In 326 BC, the Macedonian Empire of Alexander the Great spanned most of what was considered the known world. Maps of civilization sparsely reached beyond the phalanx laced tendrils of Alexander's empire. From Macedonia in Northern Greece to the banks of the Hydaspes River in modern day India, there was no worldly power present that could best Alexander.
Alexander was a known conqueror, but there exists--even to this day--a hotly contested debate on his competencies as a statesman. On the very border of the Nanda Empire of India, Alexander stumbled most greatly when his ability to politicize his ambitions was met by mutiny by his own army. Having campaigned for nearly a decade, the Macedonian army was fraught with men who began to know and understand quandaries that a legend of their own literature--Ulysses and his long journey home--had suffered himself: home sickness, campaign fatigue and demoralization. The men under Alexander had marched over fifteen hundred kilometers from Pella in Macedon to the very border of India. Imagine setting out from Los Angeles on foot, your destination: Dallas. This is the burden of the Macedonian soldier under the Lion of Macedon.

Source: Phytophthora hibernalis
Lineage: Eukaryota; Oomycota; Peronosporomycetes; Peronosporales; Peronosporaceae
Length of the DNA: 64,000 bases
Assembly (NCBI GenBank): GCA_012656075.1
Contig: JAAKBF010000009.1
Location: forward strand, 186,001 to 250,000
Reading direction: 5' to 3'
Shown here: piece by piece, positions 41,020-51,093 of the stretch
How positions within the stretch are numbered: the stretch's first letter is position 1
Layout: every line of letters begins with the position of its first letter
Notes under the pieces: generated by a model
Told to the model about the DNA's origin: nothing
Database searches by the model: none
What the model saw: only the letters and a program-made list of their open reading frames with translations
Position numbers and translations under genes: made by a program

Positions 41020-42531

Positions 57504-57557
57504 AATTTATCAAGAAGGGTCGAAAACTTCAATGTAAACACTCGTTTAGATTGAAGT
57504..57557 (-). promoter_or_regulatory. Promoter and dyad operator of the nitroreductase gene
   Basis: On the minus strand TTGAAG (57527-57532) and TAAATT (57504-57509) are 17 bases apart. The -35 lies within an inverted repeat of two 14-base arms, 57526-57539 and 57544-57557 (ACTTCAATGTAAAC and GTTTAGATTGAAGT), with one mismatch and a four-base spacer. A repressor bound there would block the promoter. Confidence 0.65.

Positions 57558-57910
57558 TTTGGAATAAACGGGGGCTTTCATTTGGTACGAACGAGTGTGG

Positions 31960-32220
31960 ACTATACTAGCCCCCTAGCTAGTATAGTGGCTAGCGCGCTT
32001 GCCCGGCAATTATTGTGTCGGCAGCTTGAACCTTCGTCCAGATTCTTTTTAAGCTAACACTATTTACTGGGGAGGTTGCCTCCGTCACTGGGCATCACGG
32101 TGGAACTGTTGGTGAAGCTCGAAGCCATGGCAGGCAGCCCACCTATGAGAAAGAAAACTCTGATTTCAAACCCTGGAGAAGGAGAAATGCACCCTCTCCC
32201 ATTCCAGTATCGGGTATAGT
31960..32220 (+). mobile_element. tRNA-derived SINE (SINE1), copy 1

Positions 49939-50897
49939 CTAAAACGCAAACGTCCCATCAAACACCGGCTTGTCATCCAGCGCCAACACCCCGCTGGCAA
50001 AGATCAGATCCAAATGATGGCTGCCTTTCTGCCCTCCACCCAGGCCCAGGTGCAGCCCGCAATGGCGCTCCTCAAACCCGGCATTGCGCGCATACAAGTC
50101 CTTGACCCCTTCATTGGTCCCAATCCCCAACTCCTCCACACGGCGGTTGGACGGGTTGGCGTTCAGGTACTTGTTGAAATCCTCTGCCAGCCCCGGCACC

The campaign in India faltered at the behest of men weary of combat and perhaps the realization that the man they followed carried with him an endless ambition. "Just one more empire," you could imagine Alexander shouting to the assembled ranks of his men. "Just one more empire and we'll turn back." There would be no turning back. Scholars who were present during Alexander's campaigns in Persia allude to the idea that Alexander believed the fathomed "end of the world" rested on the opposite edge of India's great mass. It can be said with some admirable clarity however that once he realized he was wrong, he might've shrugged his shoulders and ordered his men further on. Just one more empire.